First of all the device is subsidised by Amazon with special offers and sponsored adverts that are featured on the lock screen. The second reason for the device’s low price point is that when using the device you will notice that there is no inclusion of Google’s Play Store. Instead, the device utilises an operating system called Fire OS which is Amazon’s branded version of Android that acts as a kind of Amazon’s ecosystem on the tablet.
The idea of employing an ecosystem within the device is that you are funnelled into more of Amazon’s products and services. Now we didn’t see this as a bad thing, especially if you are an Amazon Prime member but if you’re looking to buy an Amazon Fire 7 and expecting to see any mention of Google’s Play Store on there then it may not be the one for you.
Are the materials used any good?
The device isn’t flimsy. It seems quite sturdy and we feel that it should cope fairly well with the rigours of modern life, though if it is going to be chucked into a bag and carried around then it might be worth getting a case and screen protector for it. The back is made of a fairly grippy, matte plastic and the buttons placed around the device are reassuringly clicky and ok to use. To be honest it doesn’t feel low-rent or cheap and has a fair amount of quality about it, which we liked.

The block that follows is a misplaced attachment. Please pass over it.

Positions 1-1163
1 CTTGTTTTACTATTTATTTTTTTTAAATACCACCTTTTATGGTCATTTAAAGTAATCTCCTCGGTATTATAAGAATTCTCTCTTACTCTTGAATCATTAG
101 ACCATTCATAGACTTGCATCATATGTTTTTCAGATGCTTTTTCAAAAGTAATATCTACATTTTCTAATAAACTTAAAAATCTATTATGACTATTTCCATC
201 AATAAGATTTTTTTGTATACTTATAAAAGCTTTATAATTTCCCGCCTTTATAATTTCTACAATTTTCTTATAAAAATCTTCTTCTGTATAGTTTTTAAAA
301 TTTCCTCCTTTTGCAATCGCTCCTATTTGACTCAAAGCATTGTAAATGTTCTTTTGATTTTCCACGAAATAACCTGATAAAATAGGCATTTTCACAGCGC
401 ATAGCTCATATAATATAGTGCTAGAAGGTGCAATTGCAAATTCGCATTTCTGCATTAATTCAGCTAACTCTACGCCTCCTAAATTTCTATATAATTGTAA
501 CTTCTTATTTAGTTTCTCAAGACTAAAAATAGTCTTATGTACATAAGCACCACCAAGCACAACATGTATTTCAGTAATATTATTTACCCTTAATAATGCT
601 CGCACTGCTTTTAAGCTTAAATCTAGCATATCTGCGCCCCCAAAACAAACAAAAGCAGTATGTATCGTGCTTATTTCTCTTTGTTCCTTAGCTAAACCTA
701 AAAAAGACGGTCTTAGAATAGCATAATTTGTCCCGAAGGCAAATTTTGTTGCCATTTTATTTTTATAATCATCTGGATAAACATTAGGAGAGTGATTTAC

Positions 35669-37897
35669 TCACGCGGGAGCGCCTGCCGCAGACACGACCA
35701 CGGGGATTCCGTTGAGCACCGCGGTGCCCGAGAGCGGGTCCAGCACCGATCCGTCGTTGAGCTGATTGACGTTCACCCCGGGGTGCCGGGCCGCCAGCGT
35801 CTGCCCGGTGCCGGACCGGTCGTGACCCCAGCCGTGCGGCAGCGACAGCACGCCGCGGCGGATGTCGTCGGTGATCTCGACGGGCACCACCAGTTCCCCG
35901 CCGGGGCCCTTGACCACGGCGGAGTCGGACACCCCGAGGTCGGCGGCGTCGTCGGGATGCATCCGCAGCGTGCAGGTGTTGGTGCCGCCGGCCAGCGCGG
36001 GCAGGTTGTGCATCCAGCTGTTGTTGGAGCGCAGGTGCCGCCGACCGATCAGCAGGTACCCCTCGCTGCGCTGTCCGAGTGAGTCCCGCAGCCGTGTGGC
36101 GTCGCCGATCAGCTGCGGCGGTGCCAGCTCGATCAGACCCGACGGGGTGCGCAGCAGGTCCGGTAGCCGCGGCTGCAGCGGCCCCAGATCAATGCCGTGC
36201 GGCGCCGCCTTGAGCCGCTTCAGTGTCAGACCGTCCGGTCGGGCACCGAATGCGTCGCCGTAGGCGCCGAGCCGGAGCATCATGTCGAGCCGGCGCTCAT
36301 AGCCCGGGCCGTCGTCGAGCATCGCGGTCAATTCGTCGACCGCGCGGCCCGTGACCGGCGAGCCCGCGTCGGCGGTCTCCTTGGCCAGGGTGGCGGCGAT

How does it perform?
Performance wise the tablet feels fairly snappy in its operation and getting the device up and running was an absolute breeze. It’s even easier if you have an Amazon account as the OS is predominately set up as an ecosystem for Amazon’s products.
Swiping between different screens wasn’t exactly buttery smooth, as it did judder a little, but for us it was adequate and opening applications didn’t take too long, though we did note that there was a slight lag between tapping on the app and the app loading.
After the initial loading of apps such as BBC’s iPlayer it seemed ok and going through the different programmes and selecting one to watch was quite fluid in its operation. If you were to use this tablet for games then you may struggle, as for the price point that this tablet is positioned at the performance seems ok but for anything that would be a bit more taxing like 3d gaming then you might be wanting for something a bit more powerful but in general we found this device to be ok in its overall operation and if you are expecting more from your device then you may need to spend a little more and look elsewhere.